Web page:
By Martin Ammon, EuPD Research-
Before the introduction of lucrative subsidy schemes, most PV installations included batteries as part of off-grid systems for domestic usage or as backup power supply in rural regions.
PV system owners have also used the generated power for night storage heaters. Increasingly PV systems are being incorporated into the household heating circuit, functioning as a supportive energy source, suggesting that PV is becoming a complementary energy source, allowing for a balanced energy supply together with other renewables.
Therefore storage technologies are critical to the continued growth of PV electricity generation in the long term as feed-in tariffs (FIT) continue to reduce. Many of the storage batteries targeting PV are designed for use within the residential, domestic rooftop market.
Integration of PV storage in household electricity circuits
The emergence of the self-consumption market, where PV and battery systems enable the consumer to store and later use the electricity their panels produce, rather than export it to the grid has created a need for new system designs, based on whether the installation is a new PV and integrated storage system, or the storage is being integrated into an existing PV installation.
For new PV installations with integrated storage solution the wiser option is to have a DC-coupled battery. Here, the battery is connected to the circuit prior to the conversion to AC, where a specific inverter, featuring a charge regulator is used.
For a PV system that already exists integrating an AC-coupled battery only requires the addition of a second inverter. However, the additional conversion back to DC leads to further efficiency losses.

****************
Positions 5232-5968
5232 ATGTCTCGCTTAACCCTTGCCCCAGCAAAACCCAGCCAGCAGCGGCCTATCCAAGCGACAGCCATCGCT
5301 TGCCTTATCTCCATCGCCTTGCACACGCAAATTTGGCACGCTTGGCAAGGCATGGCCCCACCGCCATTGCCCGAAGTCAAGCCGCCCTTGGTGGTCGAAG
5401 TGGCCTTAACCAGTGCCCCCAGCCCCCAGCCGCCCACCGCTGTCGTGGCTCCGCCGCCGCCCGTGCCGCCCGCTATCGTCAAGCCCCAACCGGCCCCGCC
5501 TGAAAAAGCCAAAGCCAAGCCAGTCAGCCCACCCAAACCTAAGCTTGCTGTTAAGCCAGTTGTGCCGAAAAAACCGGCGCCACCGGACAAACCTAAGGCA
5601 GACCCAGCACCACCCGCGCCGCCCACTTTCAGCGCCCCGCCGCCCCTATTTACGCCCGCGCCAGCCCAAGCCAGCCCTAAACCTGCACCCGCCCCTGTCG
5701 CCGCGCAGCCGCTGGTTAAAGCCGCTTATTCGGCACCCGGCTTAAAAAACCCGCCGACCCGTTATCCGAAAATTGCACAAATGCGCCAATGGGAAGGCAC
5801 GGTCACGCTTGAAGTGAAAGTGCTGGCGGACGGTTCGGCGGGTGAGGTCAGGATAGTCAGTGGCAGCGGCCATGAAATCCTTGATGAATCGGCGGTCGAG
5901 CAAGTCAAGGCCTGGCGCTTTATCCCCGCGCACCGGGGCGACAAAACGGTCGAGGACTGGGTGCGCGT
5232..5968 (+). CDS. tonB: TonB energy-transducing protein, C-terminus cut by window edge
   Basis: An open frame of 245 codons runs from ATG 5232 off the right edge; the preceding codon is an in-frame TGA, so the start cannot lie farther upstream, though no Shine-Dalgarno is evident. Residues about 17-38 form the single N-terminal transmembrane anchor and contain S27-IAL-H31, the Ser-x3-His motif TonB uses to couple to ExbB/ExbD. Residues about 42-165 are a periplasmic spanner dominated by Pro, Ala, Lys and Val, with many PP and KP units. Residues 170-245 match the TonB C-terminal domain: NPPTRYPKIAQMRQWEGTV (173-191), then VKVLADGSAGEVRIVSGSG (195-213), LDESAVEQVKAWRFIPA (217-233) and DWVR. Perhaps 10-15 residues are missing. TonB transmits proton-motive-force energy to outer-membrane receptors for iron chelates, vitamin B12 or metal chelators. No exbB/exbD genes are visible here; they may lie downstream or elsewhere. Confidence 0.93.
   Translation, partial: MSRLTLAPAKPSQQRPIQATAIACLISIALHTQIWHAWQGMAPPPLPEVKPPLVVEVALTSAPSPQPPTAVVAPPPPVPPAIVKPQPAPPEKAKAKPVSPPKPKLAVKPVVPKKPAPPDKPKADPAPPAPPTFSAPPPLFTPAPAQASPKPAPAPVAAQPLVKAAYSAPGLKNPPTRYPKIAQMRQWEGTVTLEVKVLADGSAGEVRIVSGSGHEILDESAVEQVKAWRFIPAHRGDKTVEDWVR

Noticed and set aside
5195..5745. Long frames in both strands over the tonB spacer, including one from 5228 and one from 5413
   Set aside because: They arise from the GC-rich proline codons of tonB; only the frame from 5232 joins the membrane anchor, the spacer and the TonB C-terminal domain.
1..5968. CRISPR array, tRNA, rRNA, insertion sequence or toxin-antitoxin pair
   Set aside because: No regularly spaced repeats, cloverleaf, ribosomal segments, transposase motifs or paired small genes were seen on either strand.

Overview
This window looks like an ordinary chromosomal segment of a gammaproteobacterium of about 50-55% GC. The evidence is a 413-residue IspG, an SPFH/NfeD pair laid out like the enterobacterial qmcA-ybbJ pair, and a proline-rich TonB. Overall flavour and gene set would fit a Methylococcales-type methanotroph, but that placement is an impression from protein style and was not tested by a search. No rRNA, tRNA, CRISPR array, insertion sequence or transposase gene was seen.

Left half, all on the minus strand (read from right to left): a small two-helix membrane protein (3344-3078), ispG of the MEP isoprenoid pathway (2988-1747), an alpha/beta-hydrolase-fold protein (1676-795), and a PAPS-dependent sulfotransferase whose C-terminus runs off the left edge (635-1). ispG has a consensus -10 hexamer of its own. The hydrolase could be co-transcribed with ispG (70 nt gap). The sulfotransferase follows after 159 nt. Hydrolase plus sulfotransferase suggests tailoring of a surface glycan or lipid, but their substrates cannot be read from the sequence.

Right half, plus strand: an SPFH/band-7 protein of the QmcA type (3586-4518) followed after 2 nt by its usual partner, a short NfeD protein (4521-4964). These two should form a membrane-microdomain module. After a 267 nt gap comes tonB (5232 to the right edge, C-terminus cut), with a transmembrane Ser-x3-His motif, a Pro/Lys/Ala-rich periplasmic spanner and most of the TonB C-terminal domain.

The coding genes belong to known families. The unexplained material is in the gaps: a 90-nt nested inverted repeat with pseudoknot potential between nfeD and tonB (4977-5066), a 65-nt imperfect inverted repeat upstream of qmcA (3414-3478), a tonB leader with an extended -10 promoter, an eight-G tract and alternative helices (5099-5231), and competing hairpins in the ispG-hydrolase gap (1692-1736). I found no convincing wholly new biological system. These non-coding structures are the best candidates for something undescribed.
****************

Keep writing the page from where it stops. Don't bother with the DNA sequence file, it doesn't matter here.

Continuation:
Most commercial residential PV storage products use lead-acid batteries, which account for the largest battery segment. As a result lead acid batteries are cheap and reliable. However, in the coming years lithium-ion batteries (LIB) will supercede lead acid technology. The growth potential of the self-consumption market is attracting global and regional players. Many of the early mover suppliers that are addressing the self-consumption market with lead acid batteries now will be in a position to supply more sophisticated LIB technology under an established brand in future. Business cases outlined reveal that both technologies are likely to exist next to each other in the short and mid-term. Long-term LIBs will become the superior choice, once cost competitiveness has been achieved, which could be in the region of five to eight years.
Economic feasibility – the case in Germany
Because LIBs are less mature in terms of technological advancement and economies of scale, the potential for annual cost reductions is likely to be considerable. Also FITs, which are assumed to decrease based on the latest EEG revision – to be potentially eliminated post-2015 – will impact the profitability of future solar storage investments. The assumptions shown in table 1 have been applied to feasibility calculations for investment projects in the near future.
<< Table 1: Assumptions of near future developments >>
The following diagram shows the results of the feasibility calculations under given assumptions. Due to the smaller investment costs of lead batteries and the relatively late accruing replacement costs, PV systems with lead-acid batteries have a higher rate of return than systems that use LIBs. According to EuPD Research‘s assumptions the compensation for electricity fed into the grid will stand at zero in 2020, in turn reducing the profitability of PV systems without storage.